Arts in New York City: Baruch College, Fall 2008, Professor Roslyn Bernstein
Random header image... Refresh for more!

Waltz With Bashir

Weird Dream

Weird Dream


With a title like “Waltz With Bashir,” one may expect a dance documentary or a movie about ballroom dancers, but that was not the case at Ziegfeld Theatre for the New York Film Festival this year. Instead, I was blown away by an animated feature about the 1982 war in Lebanon. It is the personal story of its director, Ari Folman.

            The film begins with the main character having a nightmare of dogs ruthlessly chasing him through the city in the middle of the night. When he relays its details to his veteran friend, he gets no answers to why decades after the war, he is just now being mentally affected. He then goes to his psychologist, who explains the way the mind’s memory works. Ari is told that his mind tries to fills holes in memory by creating its own material to bring a story together. Ari is in turn frustrated by his inability to remember what actually happened during the war, so he travels as far as Belgium on a quest to replace the holes in his memory.

            Not only does Waltz With Bashir combine interview scenes with dream and memory scenes of the subconscious, but this original film also combines the genres of anime and war movies. Despite their cartoonish quality, the characters were realistic depictions of war veterans. Also, I think the medium of the film suits its themes of dreams and the subconscious well and the colors and style of the animation set a drab, gloomy war motif.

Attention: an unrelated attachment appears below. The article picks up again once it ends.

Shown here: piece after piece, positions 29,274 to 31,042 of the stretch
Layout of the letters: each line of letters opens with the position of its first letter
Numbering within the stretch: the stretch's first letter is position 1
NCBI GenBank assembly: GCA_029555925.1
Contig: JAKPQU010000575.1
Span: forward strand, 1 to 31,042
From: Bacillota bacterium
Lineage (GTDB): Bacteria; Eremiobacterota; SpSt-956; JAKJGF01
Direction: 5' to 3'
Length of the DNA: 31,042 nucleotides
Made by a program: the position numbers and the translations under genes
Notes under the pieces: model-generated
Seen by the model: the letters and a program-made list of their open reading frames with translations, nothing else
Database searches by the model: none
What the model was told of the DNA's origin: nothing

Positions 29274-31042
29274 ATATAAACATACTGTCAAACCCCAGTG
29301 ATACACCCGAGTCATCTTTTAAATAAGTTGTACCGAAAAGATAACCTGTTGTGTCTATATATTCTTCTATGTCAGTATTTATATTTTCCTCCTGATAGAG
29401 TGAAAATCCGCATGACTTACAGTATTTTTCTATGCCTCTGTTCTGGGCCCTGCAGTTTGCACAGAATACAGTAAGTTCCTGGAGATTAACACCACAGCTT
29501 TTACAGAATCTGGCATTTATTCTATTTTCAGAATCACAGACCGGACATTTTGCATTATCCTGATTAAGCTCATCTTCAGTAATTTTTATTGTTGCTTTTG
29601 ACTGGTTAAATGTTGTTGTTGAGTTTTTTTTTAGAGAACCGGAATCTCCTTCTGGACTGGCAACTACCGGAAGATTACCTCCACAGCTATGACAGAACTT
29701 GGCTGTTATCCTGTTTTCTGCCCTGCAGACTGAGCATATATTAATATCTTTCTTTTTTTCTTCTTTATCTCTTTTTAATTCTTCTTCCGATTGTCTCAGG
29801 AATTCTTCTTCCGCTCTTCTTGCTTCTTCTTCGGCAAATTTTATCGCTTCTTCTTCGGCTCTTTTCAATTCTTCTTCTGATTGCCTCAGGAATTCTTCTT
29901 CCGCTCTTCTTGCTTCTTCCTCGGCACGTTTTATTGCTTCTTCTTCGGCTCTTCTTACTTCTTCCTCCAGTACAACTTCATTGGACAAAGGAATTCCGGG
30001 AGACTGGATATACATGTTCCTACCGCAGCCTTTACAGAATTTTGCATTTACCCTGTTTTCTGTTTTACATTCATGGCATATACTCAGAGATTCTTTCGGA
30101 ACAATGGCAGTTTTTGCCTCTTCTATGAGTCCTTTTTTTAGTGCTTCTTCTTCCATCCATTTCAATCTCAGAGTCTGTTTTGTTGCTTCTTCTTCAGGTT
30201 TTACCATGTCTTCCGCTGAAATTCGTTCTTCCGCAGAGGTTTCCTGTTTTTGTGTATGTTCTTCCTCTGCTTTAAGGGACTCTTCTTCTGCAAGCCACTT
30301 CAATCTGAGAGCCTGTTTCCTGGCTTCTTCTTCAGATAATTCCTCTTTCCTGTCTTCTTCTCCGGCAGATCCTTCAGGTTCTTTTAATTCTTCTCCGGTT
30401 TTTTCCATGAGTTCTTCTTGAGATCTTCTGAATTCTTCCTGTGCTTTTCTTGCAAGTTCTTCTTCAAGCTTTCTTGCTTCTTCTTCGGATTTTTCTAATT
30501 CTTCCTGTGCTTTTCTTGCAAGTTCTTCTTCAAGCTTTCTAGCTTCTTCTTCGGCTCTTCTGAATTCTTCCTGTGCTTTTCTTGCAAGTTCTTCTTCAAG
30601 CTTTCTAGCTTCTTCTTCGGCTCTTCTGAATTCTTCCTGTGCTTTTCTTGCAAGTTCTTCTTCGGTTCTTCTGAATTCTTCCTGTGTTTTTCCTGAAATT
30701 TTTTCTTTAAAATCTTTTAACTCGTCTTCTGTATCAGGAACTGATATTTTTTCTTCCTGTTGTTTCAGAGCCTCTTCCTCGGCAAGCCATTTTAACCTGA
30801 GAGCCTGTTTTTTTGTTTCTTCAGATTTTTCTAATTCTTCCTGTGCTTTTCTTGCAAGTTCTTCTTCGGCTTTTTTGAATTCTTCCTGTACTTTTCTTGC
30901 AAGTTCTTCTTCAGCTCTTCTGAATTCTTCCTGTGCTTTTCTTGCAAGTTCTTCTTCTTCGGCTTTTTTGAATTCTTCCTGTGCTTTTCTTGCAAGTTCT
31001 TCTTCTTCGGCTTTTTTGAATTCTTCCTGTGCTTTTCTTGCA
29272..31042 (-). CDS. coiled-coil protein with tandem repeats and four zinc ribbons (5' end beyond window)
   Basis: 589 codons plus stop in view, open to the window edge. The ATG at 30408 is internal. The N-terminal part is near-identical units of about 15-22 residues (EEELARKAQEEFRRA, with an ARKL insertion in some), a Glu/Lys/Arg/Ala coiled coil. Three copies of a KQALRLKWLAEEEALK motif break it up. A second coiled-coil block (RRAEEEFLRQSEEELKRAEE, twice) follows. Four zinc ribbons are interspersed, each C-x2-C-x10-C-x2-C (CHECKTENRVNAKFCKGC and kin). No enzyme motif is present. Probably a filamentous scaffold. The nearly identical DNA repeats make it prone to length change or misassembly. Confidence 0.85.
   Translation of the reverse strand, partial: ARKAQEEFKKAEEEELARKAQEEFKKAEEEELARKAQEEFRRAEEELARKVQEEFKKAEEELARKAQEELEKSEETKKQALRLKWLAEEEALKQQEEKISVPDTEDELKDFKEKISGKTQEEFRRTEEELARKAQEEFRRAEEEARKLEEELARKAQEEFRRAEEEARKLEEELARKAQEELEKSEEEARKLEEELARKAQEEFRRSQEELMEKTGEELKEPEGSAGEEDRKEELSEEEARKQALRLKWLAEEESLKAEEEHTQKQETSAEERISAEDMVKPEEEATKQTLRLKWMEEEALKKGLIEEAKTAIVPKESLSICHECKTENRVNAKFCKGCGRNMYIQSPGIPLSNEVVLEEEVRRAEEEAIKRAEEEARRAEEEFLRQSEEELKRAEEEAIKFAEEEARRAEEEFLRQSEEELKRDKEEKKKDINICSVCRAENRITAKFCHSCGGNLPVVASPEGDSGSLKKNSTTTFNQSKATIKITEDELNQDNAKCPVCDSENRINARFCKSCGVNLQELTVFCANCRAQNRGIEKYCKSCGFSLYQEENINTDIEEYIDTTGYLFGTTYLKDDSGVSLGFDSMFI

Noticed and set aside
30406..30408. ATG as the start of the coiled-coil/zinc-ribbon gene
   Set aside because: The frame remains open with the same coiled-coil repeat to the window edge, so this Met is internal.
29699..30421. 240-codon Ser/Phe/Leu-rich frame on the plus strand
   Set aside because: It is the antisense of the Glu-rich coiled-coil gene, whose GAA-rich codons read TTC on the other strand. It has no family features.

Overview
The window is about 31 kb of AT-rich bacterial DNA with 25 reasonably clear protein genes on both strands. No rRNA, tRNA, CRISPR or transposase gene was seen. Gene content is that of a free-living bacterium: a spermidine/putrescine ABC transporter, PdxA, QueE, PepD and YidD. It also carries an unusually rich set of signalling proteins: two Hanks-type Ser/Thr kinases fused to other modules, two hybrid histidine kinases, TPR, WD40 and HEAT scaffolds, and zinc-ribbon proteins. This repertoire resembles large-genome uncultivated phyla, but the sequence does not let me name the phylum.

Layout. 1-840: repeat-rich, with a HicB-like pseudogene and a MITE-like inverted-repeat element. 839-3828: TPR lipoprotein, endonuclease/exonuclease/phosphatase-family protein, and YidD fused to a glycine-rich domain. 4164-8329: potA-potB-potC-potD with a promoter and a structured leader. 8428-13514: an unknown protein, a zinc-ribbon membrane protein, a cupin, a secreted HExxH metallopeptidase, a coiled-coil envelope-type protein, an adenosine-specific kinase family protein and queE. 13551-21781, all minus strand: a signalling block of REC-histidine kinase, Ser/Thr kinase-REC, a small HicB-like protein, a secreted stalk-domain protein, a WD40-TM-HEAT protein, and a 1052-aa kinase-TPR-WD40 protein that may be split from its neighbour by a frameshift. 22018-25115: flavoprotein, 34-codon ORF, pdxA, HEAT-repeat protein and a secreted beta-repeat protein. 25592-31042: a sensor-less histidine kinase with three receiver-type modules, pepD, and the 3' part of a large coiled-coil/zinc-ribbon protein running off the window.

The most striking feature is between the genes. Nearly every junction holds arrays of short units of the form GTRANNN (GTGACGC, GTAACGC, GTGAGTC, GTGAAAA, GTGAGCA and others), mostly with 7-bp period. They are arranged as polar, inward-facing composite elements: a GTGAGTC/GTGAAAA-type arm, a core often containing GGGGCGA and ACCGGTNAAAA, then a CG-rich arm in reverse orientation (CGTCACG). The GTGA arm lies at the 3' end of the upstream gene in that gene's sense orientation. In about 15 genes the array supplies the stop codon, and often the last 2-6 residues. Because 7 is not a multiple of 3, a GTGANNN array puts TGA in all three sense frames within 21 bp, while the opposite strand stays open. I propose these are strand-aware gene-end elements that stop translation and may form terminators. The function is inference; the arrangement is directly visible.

After the initial intensity of the fierce dog scene, Waltz With Bashir depicts the terrors of war with a somewhat subtle approach. The only distraction from the plot I experienced was during the scene in which a military officer was shown watching pornography. It was very graphic, disgusting, and inappropriately long. The end of the film, however, was very dramatic and thought provoking as it took my mind off of any such distraction. I won’t ruin it for anyone, though; I will just leave it up to their own interpretation.